The sales of agricultural insecticides have steadily risen in the last 20 years and the use of fungicides have skyrocketed in the last decade. Unfortunately, direct assessments of children's developmental toxicity in relation to commonly used fungicides such as Azoles or Quinone Outside Inhibitors (QoI) are unavailable because methods for their quantification in bio-specimens have only recently been developed. In experimental studies, exposures QoI fungicides, resulted in epigenetic changes related to neuro-inflammation, and higher levels of free-radicals. Azoles, another heavily used fungicide class, have also been linked with liver inflammation and toxicity in-vitro. Azole fungicides share the same structure as azole antifungals used in clinical practice, which are associated with elevations of liver enzymes in up to 20% of patients. Cholinesterase inhibitor insecticide exposures have been associated with short- and long-lasting neurobehavioral/cognitive delays in children associated. Whether continuing exposures to organophosphates or other insecticides such as neonicotinoids or pyrethroids can affect cognition in adolescence is unclear. We propose to conduct a follow-up investigation of adolescent participants (ages 16-21 y, n=535) of the Secondary Pesticide Exposure among Children and Adolescents (ESPINA) study in 2020. This NIH-funded study has examined participants in Pedro Moncayo County, Ecuador since 2008. Pedro Moncayo has one of the highest concentrations of flower plantations in the Americas. The production of flowers involves a disproportionately high use of fungicides. We plan to assess the ongoing and long-term associations of pesticide exposures with neurocognition, and inflammatory markers (systemic, neuro and liver). To our knowledge, this will be the first epidemiologic study of children/adolescents to evaluate health outcomes in relation to fungicide and neonicotinoid exposures. This prospective study capitalizes on existing blood measurements of insecticides in 2016 and acetylcholinesterase in 2008 and 2016.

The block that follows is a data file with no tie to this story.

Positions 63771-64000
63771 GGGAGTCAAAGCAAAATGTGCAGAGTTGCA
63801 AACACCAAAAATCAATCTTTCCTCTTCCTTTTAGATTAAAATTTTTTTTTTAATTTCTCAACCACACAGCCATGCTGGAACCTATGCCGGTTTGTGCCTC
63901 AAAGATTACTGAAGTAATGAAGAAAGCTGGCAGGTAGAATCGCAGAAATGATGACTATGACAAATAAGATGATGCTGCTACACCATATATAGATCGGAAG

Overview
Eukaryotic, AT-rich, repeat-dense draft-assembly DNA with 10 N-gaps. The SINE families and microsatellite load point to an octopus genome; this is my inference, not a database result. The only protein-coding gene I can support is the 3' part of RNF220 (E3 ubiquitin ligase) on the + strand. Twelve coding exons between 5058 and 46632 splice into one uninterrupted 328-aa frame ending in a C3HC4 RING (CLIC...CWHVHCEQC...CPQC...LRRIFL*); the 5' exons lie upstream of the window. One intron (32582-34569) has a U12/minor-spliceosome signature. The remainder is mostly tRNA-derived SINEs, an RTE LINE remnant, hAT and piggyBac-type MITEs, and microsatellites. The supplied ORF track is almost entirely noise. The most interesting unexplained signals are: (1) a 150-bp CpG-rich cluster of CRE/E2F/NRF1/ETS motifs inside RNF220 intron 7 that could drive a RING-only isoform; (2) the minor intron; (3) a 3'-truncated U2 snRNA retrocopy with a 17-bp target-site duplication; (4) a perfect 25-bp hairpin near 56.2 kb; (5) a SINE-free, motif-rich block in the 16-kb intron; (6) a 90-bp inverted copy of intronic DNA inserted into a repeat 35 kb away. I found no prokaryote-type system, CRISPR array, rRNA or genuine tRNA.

The specific aims are to test the following hypotheses: Urinary metabolites of insecticides in 2016 and 2020 (organophosphates, neonicotinoids, pyrethroids) and fungicides (Azoles, QoI) in 2016 are associated with: 1) higher subclinical markers of systemic and neuro inflammation (CRP, TNF, IL-6, sICAM-1, sVCAM-1, MCP-1, sCD14, sCD163); 2) Pesticides, particularly azole fungicides are associated with subclinical increases in liver inflammation markers: transaminases (AST and ALT) and cytokeratin 18. We will test concurrent and prospective associations with all inflammation markers in 2016-2018; 3) lower neur0-cognitive performance in adolescence. We will test longitudinal associations of fungicides and insecticides with neurocognitive performance, and will contrast such findings across pesticides to evaluate neurotoxic potencies. 4) As an exploratory aim: we will assess mediating or modifying effects of inflammation on pesticide-induced impaired neurobehavioral performance.

Public Health Relevance

This investigation will assess concurrent and long-term associations of pesticide exposures with systemic and liver inflammatory markers, and cognitive performance as part of a 12-year follow-up of the ESPINA study, a cohort of children living in agricultural communities in Ecuador. The proposed work will be the first investigation to assess, contrast and account for effects of both insecticides and fungicides (measured in urine) on children's health. Findings from this research will advance the current field of environmental health and inform future risk assessments and disease prevention programs in children and adolescents.

National Institute of Health (NIH)
National Institute of Environmental Health Sciences (NIEHS)
Research Project (R01)
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Behavioral Genetics and Epidemiology Study Section (BGES)
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Gray, Kimberly A
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University of California, San Diego
Family Medicine
Schools of Medicine
La Jolla
United States
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